Daughters-in-Law – Joanna Trollope

Daughters-in-law

It’s been ages since I read anything by Joanna Trollope probably not since her early novels The Rector’s Wife and The Choir but I thought I’d try her again as this, her latest novel, resonates with me and my role as a daughter-in-law as well as preparing me a little for what lies ahead if and when I become a dreaded mother-in-law myself!

As in other Trollope novels, our story is firmly rooted in Middle England and peopled with characters who seem to have escaped any ill effects of recession.   For the most part it is set on the coast of Suffolk where the matriarchal Rachel holds court with her affable husband Anthony but the times they are a changing and a shift in power is inevitable with her three sons now all married to independent thinking women.  Rachel struggles to hold her family together not realising that her interference only serves to cause more rifts and alienation.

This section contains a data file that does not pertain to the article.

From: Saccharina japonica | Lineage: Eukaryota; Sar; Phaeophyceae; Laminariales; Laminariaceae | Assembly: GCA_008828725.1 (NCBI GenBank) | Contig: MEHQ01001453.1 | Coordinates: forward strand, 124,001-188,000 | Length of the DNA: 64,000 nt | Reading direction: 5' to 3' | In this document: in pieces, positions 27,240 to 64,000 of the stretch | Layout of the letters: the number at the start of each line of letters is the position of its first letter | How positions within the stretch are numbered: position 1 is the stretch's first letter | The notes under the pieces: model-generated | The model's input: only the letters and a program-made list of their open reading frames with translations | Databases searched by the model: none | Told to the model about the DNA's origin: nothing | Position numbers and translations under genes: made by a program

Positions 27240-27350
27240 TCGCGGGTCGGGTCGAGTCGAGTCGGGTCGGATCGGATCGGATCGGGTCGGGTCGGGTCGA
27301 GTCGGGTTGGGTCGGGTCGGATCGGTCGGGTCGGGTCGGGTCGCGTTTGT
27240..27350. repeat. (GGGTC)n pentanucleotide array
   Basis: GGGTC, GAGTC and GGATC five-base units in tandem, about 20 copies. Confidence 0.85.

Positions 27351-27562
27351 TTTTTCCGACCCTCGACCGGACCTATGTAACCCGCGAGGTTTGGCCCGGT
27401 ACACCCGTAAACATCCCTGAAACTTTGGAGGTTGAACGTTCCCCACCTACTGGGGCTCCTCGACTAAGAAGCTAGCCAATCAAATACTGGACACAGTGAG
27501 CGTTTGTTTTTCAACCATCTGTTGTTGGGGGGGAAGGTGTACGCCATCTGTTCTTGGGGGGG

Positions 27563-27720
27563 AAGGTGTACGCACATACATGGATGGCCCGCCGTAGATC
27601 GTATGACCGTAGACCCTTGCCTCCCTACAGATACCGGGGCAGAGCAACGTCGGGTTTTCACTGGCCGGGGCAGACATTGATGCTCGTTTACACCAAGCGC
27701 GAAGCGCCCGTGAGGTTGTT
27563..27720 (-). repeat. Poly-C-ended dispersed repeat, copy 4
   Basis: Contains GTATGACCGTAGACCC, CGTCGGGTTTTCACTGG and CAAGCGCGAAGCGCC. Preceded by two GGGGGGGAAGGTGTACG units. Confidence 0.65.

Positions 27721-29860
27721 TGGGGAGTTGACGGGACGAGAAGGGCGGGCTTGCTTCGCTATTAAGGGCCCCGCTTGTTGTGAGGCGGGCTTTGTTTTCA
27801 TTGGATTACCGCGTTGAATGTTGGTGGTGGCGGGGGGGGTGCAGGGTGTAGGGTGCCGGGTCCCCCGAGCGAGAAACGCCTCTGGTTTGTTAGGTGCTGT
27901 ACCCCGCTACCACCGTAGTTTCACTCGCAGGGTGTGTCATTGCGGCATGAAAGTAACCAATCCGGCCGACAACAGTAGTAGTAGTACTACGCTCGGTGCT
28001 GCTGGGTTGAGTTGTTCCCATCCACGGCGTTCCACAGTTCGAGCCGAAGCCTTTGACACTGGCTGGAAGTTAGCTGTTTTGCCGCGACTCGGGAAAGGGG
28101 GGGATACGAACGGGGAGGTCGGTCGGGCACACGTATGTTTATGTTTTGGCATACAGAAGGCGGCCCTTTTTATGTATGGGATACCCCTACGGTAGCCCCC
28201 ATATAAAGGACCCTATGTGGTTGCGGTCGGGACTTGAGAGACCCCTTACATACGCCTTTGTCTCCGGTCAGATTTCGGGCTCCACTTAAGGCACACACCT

Whilst the characters are very unlike anyone in my own social circle (more affluent certainly!) they share the flaws and concerns of all of society.  This is not an action packed story by any means but an important one which takes the time to examine family relationships showing how a little bit of give and take can go a long way to build bridges.  At times, Rachel really irritated me with  her single-minded aim to rule every waking moment of her sons’ lives but I also felt immense pity for her when she realised she needed to move on and carve out a new life for herself as something other than a mother.  She displays the same insecurities of all mothers, walking that tightrope between being too invasive or seeming indifferent.

A really enjoyable, readable, thought-provoking read which will strike a chord with many readers. 

For those interested interested in reading about extreme in-laws, The Little House by Phillipa Gregory  will make you smile!

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